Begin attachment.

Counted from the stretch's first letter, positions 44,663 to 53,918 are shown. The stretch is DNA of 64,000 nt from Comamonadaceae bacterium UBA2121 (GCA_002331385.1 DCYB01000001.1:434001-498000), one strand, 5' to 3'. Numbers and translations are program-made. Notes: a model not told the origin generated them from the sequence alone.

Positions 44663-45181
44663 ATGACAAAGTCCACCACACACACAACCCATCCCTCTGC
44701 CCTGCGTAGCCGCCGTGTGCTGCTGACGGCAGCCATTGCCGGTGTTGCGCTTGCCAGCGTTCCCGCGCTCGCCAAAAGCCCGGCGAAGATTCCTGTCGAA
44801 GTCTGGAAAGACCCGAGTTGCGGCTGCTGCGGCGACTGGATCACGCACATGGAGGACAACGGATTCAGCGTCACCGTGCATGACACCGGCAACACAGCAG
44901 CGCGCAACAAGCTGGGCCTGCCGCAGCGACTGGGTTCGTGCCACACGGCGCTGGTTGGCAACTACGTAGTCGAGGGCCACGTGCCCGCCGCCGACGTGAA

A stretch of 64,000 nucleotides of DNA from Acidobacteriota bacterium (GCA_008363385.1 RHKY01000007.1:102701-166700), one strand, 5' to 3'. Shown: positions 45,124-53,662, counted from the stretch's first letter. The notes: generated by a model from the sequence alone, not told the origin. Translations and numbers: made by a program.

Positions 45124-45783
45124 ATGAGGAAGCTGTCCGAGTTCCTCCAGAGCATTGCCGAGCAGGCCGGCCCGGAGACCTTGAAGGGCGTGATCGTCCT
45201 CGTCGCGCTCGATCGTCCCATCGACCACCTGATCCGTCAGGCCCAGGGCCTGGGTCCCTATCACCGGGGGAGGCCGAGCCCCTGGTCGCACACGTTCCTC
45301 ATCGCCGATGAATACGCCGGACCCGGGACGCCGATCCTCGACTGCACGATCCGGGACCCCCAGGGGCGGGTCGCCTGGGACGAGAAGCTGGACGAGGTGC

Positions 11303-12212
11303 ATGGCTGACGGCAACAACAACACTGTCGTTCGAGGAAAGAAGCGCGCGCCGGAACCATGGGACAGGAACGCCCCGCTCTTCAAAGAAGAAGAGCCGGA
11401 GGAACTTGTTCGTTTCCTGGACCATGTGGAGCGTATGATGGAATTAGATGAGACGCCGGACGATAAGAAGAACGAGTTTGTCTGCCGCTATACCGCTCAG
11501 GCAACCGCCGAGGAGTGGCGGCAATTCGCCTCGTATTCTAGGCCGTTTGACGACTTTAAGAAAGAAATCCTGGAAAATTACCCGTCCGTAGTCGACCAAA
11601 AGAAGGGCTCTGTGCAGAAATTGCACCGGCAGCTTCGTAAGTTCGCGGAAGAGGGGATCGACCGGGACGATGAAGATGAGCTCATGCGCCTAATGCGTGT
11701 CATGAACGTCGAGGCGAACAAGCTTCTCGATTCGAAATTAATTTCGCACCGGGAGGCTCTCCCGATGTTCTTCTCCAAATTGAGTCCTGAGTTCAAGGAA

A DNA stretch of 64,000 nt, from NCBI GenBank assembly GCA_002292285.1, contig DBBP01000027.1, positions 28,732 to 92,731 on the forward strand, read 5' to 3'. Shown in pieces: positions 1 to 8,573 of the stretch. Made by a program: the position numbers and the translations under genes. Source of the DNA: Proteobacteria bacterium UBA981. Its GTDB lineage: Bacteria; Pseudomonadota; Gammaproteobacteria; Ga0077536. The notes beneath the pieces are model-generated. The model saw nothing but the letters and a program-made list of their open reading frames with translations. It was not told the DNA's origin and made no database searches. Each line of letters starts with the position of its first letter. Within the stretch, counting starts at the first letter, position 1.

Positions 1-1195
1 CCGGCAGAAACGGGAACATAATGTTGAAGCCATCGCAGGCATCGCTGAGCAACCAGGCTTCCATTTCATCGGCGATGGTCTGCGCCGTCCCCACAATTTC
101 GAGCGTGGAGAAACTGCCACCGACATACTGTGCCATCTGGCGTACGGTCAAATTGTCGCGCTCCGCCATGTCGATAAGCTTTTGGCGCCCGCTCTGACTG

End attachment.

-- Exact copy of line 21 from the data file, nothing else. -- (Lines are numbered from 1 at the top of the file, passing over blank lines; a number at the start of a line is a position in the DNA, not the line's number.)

101 GAGCGTGGAGAAACTGCCACCGACATACTGTGCCATCTGGCGTACGGTCAAATTGTCGCGCTCCGCCATGTCGATAAGCTTTTGGCGCCCGCTCTGACTG